The term covers congeries of movements flourishing from the 1520s which were often initially indebted to the “magisterial reformation” of, e.g., Zwingli* and Luther,* but wished to push changes farther and on different bases. Especially in its earliest stages, the radical reformation was a continuation of medieval movements of lay piety, heresy, and social protest. It drew many recruits from peasants and lower orders of townspeople and craftsmen, who were then in economic difficulties.
A radical movement appeared early in Wittenberg, where Luther's colleague A.B. von Carlstadt* introduced a vernacular Mass, abandoned vestments and the use of images, adopted a thoroughly lay interpretation of the priesthood of all believers, and was drawn to a mystical Quietism. Prophets claiming direct inspiration from God influenced T. Münzer* who, combining genuine compassion for the poor with apocalyptic fanaticism, was killed in the Peasants' War.
In Zwingli's Zurich, radicals such as C. Grebel* appeared in 1525-26, questioning infant baptism, and those who survived magisterial persecution were dispersed widely. A lively movement in the Tyrol was begun by G. Blaurock* and J. Hutter (see Hutterites). In Moravia a moderate movement under the pacific conservative spiritualist B. Hubmaier and M. Sattler (d.1527) lost the support of rulers after the more socially radical J. Hut (c.1490-1527) arrived. The movement, reorganized more conservatively by Hutter, issued in the Hutterite communities.
Other radicals traveled down the Rhine; Strasbourg was the scene of lively debates, 1528-34, involving C. Schwenkfeld (see Schwenkfelders), S. Franck,* M. Servetus,* and M. Hofmann. The last inspired a strong movement (Melchiorites) in the Netherlands, long a hotbed of religious deviance, which became more militantly apocalyptic under the leadership of J. Matthijs and* and took over the Lutheran town of Münster (1535-36), set up a millennial community, restoring Paradise and Old Israel in anticipation of the universal rule of Christ; the practice of polygamy and the violent charismatic rule of the saints produced terror, and Catholic and Protestant forces combined to restore order after a long siege. Münster ensured that the term “Anabaptist”* symbolized, for over a century, social disorder and immorality; yet it was the last purgative outburst of visionary fanaticism in the radical movement. The future lay with more pacific Anabaptist church movements, like the Hutterites, the Mennonites,* and with a less orthodox, more rationalist wing in the Socinians.* Through such movements the radical reformation has continued to play an influential part in the history of Christianity.
The radical reformation was spasmodic, turbulent, and fragmented through persecution, travel, partisan strife, and theological debate. Its principles cannot therefore be characterized without allowing for large exceptions and paradoxes, but a sketch must be attempted here. Radical reformation rested on the thorough separation of the church and the world, of believer and unbeliever. It was not denied that sinners might be in the church; but no theoretical or practical concession was made to the presence of the unregenerate. The church was to be consistently defined as the company of true believers and disciples, one with the suffering and/or exalted Christ, and so not essentially conditioned by the world or the flesh. They had little patience with Luther's Augustinian theology of election and bondage of the will and the consequent acceptance of the hiddenness of the true church. Believers' baptism and the ban (excommunication), the distinctive life of the church, gathered in brotherly love and separate from the world (abstention from secular office, bearing the sword, oaths), and the experience of martyrdom as the climax of the practical imitation of Christ were all fruits of a quest for the visibility of the true church.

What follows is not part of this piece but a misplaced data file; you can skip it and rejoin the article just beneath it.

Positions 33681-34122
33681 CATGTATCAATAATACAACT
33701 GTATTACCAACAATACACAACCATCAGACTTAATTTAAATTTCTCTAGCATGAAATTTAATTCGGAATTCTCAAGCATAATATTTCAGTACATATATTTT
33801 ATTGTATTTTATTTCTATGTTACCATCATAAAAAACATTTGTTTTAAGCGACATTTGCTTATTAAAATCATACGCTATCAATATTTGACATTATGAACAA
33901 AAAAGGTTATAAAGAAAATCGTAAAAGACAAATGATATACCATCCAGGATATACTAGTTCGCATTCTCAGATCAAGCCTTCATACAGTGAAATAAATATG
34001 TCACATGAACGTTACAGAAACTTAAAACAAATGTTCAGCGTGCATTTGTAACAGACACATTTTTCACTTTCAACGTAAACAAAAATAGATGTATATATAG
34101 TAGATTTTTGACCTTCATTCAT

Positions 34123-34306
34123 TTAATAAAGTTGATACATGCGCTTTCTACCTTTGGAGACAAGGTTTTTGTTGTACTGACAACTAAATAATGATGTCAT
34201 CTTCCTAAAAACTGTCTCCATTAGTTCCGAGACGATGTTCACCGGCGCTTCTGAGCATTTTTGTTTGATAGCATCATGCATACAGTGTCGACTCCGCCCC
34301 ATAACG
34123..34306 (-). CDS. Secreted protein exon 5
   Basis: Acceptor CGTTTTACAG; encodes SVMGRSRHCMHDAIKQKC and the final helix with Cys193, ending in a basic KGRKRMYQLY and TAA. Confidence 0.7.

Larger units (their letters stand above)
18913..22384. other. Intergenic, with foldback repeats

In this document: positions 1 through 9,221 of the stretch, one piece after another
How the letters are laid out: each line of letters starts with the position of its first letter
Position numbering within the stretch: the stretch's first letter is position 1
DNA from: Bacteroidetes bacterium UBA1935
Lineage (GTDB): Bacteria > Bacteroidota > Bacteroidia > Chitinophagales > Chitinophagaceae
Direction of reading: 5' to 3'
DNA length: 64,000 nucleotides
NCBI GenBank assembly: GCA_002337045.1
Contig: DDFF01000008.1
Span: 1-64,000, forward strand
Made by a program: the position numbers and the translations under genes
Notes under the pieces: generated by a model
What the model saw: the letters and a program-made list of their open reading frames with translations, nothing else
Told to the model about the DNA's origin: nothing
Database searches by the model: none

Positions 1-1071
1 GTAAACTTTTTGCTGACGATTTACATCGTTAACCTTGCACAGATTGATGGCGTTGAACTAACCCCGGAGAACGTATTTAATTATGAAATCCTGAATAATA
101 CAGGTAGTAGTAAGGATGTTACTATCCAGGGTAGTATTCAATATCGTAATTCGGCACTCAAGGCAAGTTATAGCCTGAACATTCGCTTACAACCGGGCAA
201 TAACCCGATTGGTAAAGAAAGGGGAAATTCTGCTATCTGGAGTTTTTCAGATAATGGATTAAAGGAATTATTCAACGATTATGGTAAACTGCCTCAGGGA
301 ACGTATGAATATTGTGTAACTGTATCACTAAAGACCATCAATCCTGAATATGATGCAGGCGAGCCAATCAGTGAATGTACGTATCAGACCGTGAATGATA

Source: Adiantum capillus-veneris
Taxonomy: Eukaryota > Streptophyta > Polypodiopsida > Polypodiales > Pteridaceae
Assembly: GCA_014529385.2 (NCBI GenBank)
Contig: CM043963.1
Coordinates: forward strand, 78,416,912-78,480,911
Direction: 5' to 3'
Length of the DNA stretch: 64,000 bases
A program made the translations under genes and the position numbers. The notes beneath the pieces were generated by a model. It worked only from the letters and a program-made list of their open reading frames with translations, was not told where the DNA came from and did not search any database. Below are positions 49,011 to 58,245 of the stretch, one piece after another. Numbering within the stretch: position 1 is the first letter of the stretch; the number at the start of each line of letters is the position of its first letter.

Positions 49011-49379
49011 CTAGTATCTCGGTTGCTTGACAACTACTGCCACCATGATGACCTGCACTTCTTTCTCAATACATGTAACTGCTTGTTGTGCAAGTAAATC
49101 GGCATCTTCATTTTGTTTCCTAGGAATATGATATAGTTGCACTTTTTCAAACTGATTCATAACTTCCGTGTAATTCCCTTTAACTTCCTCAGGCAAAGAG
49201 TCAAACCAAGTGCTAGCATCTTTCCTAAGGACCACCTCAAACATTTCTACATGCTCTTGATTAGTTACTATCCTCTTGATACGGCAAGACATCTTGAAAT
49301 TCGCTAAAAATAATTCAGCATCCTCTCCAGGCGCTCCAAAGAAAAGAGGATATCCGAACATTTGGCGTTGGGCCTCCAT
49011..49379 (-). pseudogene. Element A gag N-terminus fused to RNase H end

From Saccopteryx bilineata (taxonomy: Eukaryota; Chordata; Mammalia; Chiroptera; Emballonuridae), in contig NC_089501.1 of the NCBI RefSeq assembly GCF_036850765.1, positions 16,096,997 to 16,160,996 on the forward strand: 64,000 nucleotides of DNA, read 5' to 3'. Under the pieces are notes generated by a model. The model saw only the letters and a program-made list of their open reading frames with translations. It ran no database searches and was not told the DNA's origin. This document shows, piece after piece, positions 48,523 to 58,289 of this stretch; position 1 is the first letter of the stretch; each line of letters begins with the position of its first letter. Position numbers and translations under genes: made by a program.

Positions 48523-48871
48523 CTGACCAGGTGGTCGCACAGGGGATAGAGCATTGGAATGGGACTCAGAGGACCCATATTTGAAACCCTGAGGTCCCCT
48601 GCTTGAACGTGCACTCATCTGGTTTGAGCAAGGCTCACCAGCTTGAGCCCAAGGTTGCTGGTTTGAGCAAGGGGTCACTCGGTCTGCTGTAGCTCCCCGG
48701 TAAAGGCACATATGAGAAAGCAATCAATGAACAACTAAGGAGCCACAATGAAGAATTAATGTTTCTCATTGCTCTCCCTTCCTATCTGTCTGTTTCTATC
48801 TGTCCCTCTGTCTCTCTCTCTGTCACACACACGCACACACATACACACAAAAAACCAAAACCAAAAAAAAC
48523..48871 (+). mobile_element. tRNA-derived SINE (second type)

This stress on visibility went with a cultivation of inward spirituality, which occasionally made outward forms unnecessary (Schwenkfeld, Socinus), but more commonly was treated as their basis. This deeply felt spiritual unity with Christ sometimes produced unorthodox christologies, and was the basis for the spiritualist exegesis of Scripture, since it was held that spiritual experience not academic learning was the key to Scripture-in part this was a lay attack on professionals. Generally the movement did not bypass Scripture, but claimed to read it spiritually, and often this meant literally, to the point of challenging the reason or order of the world.
The movement was constantly inspired by the biblical concept of the people of God; sometimes this was understood more in terms of the warlike saints of some parts of the OT, or of Christ's suffering pacific people.
Not all the radical groups were initially Anabaptist, but the practice became increasingly important and widespread. Rebaptism was significant because it not only effected a visible church of confessing believers and was a restoration of primitive Christian practice; but implied also a break with the partnership of church and civil order, essential to Christendom, in which paedobaptism ensured that all citizens could be treated as Christians. Reformers like Zwingli who were occasionally attracted by the biblical arguments for believers' baptism resisted the radicals so harshly because they wished to reform, not to destroy, the traditional order of Christendom.
See G.H. Williams, The(1962).